Contract Law

Contracts are the foundation of any legal relationship.  Whether you are a Web site owner, an advertiser, a developer or a consumer, you need to have a valid and enforceable contract in place to govern your interactions and obligations with your business partners.  We have experience in negotiating and drafting all types of digital media and intellectual property agreements to ensure that your rights and duties are clearly delineated and appropriately managed.

Terms of Use Agreements

Almost every Web site has a terms of use agreement that describes the purpose and nature of the site, how you can become a registered user of the site, how updates are provided to users, what policies and procedures the site employs, what users are permitted to do while using the site and what practices and behavior they are forbidden from engaging in.  Terms of use agreements also protect the Web site by informing users of the intellectual property rights of the site and its users.  They also contain a host of waivers, disclaimers and other legal language to protect the site from potential lawsuits and position the site to prosecute lawsuits effectively where necessary.

Privacy Policies

Companies should have an online privacy policy to explain to users their online data collection and data retention policies.  Lately, privacy concerns have become a hot topic in the digital media field.  Users want to know their personal and private information will not be freely distributed or sold to marketers without their knowledge.  If you are a California business, or you collect information from California residents, you are required by law to have a privacy policy that complies with certain and specific legal requirements.

Notification of Changes

What happens when you are a Web site owner and you want to change an element of the terms of use of your site?  Do you have to notify each individual registered user?  Do you have to post the change at the top of your home page?  Is a new “effective date” containing a revised version available on the site sufficient notice?  Courts in different jurisdictions have competing views on what constitutes effective notice of a change and under what circumstances your users will be bound by the new terms.

Browse Wrap Agreements

A browse wrap agreement refers to online terms of use agreements that a user can read but need not affirmatively accept in order to use the site.  Courts in different jurisdictions have competing views on whether this forms a binding contract between a Web site and its users, as no affirmative acceptance must be made by the user to gain access to the site.

Click Wrap Agreements

A click wrap agreement is an agreement in which an online user must click a box or button to indicate their acceptance of a terms of use agreement before he or she may proceed through to the site’s features.  These agreements are more likely to be considered legally binding, since the user is affirmatively accepting the terms of use as a pre-condition to use of the site.

Shrink Wrap Agreements

A shrink wrap agreement is an agreement that is printed on the back of, or inside, a product.  When you break the product’s shrink wrap, you agree to be bound by the terms of the agreement.  These agreements may form part of your media-based product if made commercially available, and they form the foundation for the concept of browse wrap and click wrap agreements.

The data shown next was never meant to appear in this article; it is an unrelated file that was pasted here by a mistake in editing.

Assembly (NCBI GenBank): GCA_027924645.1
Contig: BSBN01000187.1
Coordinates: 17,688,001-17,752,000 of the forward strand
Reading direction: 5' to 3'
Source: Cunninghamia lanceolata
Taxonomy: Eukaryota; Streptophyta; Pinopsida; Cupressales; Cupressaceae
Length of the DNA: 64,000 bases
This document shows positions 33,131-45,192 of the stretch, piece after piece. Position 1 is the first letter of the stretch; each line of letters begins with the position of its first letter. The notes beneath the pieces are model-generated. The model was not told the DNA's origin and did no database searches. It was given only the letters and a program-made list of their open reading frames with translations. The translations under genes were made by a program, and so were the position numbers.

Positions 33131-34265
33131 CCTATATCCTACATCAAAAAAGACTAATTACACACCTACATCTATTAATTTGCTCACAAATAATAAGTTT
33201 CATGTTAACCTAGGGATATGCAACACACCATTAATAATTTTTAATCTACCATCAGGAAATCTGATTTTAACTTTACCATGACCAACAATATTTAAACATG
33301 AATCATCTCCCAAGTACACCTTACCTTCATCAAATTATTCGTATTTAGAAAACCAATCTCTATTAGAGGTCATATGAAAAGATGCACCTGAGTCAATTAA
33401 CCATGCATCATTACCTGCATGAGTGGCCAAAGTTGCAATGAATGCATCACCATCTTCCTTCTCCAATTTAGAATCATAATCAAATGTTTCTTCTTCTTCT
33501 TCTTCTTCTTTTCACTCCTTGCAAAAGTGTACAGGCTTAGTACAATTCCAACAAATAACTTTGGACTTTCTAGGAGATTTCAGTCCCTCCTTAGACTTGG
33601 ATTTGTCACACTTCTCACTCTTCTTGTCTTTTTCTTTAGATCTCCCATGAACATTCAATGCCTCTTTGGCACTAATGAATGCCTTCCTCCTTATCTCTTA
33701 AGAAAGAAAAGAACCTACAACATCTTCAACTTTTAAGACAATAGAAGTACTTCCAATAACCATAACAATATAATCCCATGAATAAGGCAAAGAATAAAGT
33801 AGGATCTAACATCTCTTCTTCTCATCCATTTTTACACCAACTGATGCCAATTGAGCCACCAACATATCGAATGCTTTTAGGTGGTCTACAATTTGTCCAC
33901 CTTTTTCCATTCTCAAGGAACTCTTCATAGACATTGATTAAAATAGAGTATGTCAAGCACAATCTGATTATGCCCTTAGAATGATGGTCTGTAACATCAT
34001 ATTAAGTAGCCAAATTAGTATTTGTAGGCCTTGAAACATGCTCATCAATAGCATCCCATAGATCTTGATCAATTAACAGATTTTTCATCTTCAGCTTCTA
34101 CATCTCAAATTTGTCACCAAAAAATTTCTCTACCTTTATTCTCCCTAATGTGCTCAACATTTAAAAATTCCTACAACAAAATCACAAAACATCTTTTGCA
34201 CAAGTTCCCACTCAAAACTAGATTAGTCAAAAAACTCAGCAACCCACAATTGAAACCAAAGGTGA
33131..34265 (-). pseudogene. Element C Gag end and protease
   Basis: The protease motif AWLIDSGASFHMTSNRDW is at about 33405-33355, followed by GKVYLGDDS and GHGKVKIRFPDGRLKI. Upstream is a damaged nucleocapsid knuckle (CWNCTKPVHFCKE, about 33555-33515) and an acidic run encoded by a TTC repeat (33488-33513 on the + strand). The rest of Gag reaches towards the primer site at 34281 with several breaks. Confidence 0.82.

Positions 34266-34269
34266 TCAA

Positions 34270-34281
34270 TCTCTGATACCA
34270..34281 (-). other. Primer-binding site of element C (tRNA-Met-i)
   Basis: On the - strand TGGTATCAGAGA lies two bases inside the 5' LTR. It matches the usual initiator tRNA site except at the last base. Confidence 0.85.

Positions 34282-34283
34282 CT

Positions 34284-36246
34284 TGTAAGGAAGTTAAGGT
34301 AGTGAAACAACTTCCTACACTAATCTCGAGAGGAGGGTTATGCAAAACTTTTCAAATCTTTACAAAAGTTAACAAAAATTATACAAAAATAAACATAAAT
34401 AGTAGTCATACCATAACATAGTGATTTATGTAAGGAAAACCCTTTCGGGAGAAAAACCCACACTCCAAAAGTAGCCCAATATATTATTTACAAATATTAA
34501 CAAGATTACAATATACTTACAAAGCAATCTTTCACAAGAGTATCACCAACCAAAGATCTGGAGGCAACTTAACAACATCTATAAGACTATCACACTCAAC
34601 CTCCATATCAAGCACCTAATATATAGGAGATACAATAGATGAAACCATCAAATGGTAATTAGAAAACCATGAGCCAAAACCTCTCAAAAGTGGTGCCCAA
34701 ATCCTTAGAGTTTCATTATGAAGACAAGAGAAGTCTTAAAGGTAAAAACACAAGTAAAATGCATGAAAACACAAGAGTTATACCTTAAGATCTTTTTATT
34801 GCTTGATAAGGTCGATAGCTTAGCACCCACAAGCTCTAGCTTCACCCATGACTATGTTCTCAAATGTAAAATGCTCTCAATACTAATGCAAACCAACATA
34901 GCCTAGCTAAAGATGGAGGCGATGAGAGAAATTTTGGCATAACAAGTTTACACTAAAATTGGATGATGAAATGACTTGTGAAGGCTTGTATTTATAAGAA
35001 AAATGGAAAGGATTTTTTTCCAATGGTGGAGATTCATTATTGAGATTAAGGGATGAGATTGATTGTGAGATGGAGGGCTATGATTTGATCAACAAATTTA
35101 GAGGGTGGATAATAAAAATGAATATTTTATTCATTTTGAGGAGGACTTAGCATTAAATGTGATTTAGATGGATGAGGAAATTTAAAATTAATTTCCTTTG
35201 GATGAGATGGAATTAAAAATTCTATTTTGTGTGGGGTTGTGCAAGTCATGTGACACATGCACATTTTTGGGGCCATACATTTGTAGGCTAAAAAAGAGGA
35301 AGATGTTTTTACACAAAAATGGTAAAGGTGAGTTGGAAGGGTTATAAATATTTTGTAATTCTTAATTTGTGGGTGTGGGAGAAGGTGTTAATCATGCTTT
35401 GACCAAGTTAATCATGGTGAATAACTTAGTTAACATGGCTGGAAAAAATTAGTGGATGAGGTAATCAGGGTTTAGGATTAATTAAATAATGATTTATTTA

Electronic Signatures

The Uniform Electronic Transactions Act (UETA) provides that a signature may not be denied legal effect or enforceability just because it was made in electronic form.  The Electronic Signatures in Global and National Commerce Act (E-SIGN) gives legal validity to electronic contracts.  This act applies to emails and digital signatures with encryption, but contains numerous important exceptions depending on the subject matter of the contract.  It is advisable to confer with counsel to ensure electronic signatures will be enforceable.

Online Advertising & Marketing Contracts

Online affiliate marketing involves a “publisher” (an individual or organization with a Web site or other source or method of generating online traffic) acting like an advertising team for a business (or “advertiser”) by promoting its products in exchange for a commission.  A publisher’s Web site, for example, would typically feature promotional advertisements containing links to an advertiser’s site.  Depending on the agreement reached between the publisher and the advertiser (or with an agent or broker for the advertiser such as an “affiliate network”), the publisher will receive a commission when users either click on the advertiser’s advertisement, or when they register with the advertisers’ site, or when they make a purchase from the advertiser.

If you plan on entering into an affiliate marketing agreement as a publisher or an advertising business, it is important that you establish the terms of the relationship from the outset, including when payments will be made, how payouts will be structured, whether there will be specified minimums to be earned before a payout is made, as well as a wide-range of other important provisions.

There are numerous types of affiliate marketing agreements including those between advertisers and publishers, between advertisers and networks or brokers, and between networks or brokers and publishers such as e-mailers, web marketers and search marketers.

Whether you are a publisher, advertiser, network or agency, you need to have well-drafted and enforceable agreements in place to ensure your rights are adequately protected.